Fireworks restriction debate to be held after petition

Diwali fireworks at Cossington Street Recreation Ground, Leicester Image copyright Matt Short
Image caption Campaigners want home use fireworks to be restricted to specific celebrations

A debate over "random back garden fireworks" will be held by MPs later after a petition to restrict them gained more than 100,000 signatures.

The petition is calling for restrictions on when fireworks can be used to reduce stress and fear in people and animals.

It was started by Jill Cutsforth, from Beverley, East Yorkshire, and Julie Doorne, from Sleaford, Lincolnshire.

The debate, scheduled for 16:30 BST, will be streamed on parliamentlive.tv.

More on this and other local stories in Lincolnshire

Talking about the petition, which was started on 16 October, Ms Cutsforth said: "We're after a change in the law so that [the use of fireworks is] restricted to traditional dates such as Bonfire Night, New Year's Eve, Chinese New Year and Diwali."

She said the campaign to "end random back garden fireworks" was prompted after her pet dog became frightened by fireworks being let off.

"I ended up having him sedated with diazepam," she said.

Image caption Current regulations allow fireworks to be used all year round

Fellow campaigner Julie Doorne said: "When we started this, all we were hoping for was to make people more aware of the problems people have with fireworks.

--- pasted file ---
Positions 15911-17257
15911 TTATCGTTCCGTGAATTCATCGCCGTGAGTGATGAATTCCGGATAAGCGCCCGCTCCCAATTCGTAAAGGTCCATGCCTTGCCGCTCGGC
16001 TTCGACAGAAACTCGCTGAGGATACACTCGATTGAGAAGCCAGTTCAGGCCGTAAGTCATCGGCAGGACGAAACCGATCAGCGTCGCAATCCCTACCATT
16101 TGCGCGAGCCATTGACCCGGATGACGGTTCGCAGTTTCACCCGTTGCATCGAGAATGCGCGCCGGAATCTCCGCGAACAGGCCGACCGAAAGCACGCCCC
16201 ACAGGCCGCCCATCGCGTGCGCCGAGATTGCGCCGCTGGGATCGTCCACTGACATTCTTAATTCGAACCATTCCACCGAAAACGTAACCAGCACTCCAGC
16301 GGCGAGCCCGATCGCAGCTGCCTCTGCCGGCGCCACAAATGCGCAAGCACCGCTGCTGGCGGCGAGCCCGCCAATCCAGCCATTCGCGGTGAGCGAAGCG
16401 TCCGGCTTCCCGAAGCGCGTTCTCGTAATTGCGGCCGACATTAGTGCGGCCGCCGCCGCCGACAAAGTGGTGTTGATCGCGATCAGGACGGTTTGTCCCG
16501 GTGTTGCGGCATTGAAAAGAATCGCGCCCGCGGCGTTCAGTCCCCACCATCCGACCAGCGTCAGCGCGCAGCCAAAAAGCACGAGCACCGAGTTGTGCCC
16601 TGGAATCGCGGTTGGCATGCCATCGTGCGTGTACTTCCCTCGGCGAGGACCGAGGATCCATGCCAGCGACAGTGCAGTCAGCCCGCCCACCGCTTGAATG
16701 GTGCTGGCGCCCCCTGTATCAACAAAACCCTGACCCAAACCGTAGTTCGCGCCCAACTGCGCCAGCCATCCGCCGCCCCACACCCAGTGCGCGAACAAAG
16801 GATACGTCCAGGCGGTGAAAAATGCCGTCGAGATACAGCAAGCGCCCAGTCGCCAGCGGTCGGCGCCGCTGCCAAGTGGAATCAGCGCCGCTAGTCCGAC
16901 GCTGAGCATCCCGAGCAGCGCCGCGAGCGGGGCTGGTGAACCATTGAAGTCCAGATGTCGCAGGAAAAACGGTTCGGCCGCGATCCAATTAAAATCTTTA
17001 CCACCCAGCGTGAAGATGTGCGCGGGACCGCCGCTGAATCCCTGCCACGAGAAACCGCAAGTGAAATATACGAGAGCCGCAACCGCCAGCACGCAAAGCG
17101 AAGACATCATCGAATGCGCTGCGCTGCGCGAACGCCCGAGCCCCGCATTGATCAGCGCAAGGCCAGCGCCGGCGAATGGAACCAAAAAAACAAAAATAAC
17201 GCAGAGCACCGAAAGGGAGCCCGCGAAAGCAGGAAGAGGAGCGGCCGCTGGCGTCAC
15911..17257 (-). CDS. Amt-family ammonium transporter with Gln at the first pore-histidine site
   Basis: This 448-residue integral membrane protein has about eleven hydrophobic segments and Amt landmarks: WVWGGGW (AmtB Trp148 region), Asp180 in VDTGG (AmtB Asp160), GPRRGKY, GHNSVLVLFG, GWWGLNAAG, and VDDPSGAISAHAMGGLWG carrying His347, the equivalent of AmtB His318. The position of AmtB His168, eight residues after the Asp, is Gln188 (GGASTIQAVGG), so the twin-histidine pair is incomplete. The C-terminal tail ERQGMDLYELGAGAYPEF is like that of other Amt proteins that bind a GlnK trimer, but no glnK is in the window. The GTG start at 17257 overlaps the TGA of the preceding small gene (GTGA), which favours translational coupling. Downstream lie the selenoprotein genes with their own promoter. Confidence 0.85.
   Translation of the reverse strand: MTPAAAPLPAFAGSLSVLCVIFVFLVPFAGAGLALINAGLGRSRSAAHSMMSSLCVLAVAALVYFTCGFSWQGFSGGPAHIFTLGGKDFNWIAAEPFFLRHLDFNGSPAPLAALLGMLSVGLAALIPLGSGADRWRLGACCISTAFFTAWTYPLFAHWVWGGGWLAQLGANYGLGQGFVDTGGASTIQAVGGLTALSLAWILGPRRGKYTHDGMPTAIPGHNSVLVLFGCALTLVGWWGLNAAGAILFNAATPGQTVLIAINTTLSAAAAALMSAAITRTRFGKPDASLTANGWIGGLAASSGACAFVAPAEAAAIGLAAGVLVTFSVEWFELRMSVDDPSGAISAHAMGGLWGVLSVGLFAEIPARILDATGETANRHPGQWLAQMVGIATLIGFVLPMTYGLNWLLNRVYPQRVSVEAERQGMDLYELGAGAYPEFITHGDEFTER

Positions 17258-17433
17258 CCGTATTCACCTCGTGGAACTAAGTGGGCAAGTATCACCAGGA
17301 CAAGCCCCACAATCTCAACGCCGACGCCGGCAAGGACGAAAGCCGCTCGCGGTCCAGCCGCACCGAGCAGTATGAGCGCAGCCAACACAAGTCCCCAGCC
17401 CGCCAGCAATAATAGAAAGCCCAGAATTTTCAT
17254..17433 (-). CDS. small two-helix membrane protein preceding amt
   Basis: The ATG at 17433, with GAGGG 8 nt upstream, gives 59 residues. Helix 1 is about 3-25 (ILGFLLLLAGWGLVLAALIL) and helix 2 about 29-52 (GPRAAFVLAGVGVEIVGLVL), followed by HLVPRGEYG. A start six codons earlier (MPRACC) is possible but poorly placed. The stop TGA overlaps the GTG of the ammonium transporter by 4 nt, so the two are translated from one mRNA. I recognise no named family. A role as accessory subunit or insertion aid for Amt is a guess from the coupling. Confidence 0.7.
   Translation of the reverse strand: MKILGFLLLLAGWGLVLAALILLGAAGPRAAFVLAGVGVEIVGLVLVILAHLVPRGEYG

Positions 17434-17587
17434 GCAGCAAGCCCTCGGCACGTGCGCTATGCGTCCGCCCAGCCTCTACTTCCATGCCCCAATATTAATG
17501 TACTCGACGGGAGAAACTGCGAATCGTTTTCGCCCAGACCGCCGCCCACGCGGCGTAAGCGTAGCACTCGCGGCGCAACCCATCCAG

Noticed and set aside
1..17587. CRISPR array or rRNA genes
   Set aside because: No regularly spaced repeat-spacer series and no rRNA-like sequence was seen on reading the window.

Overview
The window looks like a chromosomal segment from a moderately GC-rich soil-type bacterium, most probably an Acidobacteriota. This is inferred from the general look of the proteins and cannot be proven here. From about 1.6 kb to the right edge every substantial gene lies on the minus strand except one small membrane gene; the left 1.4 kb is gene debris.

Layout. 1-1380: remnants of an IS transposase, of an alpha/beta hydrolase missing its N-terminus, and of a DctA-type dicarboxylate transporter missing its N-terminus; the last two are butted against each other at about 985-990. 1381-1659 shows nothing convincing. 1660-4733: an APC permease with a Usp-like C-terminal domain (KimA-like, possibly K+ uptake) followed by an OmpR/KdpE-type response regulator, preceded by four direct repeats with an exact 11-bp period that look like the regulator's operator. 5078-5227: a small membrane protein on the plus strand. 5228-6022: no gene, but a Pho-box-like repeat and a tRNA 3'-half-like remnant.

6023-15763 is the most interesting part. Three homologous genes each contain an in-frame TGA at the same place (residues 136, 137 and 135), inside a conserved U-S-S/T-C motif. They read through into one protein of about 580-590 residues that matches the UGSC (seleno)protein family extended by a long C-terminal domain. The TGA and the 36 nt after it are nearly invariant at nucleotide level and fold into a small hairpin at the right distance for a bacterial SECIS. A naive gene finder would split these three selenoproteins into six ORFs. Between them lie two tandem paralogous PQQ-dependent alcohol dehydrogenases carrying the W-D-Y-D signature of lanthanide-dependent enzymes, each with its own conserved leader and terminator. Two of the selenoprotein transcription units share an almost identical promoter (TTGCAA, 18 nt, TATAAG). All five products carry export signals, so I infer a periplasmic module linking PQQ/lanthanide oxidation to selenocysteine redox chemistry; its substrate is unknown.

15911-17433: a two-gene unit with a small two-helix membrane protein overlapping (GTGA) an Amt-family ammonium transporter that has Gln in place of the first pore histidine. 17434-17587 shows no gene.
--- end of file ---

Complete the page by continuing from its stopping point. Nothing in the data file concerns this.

"To actually get it to government, wow, makes my hair stand on end."

She said fireworks could affect people with conditions including Asperger's syndrome and autism, who are unable to prepare for random events.

"We are not the fun police, but by the same token someone's fun shouldn't affect other people's lives so dramatically," she said.

Current regulations limit home use fireworks to 120 decibels, but allow their use all year round, except between the hours of 23:00 and 07:00 when a curfew is enforced.

The Department for Business, Innovation and Skills said the majority of people used fireworks at "appropriate times of year and have a sensible and responsible attitude towards them".

Related Topics

More on this story

Related Internet links

The BBC is not responsible for the content of external Internet sites